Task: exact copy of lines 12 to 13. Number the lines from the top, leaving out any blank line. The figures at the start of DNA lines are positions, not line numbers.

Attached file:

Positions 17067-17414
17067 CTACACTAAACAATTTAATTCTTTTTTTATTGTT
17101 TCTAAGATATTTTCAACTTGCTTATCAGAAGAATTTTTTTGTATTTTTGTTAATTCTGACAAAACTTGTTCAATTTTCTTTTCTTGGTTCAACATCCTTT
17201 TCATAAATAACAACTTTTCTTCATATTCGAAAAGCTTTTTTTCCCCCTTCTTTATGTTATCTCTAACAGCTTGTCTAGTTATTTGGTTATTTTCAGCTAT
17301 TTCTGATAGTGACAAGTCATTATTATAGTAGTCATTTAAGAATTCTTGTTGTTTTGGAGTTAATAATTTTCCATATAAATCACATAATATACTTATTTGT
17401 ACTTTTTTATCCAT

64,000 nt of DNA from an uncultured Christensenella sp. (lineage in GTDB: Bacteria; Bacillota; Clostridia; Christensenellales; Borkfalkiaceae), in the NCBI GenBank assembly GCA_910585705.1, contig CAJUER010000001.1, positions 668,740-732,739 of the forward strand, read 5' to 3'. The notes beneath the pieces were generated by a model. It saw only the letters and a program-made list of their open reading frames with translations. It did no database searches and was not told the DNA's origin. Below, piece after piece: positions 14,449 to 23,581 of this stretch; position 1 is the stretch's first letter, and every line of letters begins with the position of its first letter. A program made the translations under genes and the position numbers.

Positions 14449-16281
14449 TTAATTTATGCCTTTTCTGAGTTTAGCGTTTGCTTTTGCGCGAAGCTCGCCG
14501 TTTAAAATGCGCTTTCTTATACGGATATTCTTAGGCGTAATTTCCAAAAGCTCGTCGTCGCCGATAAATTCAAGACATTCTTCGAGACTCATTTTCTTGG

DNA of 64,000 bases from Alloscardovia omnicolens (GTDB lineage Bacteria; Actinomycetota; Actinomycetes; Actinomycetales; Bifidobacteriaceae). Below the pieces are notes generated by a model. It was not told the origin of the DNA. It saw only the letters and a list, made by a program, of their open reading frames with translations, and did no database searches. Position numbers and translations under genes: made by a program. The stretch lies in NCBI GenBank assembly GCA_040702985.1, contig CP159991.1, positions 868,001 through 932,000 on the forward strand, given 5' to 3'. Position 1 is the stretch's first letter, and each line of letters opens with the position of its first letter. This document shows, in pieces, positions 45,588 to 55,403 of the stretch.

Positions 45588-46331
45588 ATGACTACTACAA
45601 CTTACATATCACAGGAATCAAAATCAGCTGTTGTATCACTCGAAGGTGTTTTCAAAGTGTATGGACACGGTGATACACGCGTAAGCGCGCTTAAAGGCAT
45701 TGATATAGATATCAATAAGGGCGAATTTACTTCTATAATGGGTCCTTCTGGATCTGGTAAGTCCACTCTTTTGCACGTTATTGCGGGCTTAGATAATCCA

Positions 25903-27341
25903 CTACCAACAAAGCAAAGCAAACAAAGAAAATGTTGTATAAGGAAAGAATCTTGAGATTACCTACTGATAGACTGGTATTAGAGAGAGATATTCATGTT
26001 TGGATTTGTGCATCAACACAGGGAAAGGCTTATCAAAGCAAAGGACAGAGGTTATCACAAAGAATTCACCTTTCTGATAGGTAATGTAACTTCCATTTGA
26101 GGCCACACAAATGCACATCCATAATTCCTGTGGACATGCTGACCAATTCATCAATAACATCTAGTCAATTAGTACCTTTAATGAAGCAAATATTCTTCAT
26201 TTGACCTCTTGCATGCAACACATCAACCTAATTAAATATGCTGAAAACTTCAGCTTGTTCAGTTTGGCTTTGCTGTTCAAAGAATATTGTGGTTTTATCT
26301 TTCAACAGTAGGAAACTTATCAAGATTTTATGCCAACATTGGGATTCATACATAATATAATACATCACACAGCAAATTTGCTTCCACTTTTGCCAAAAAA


Positions 45588-46331
45588 ATGACTACTACAA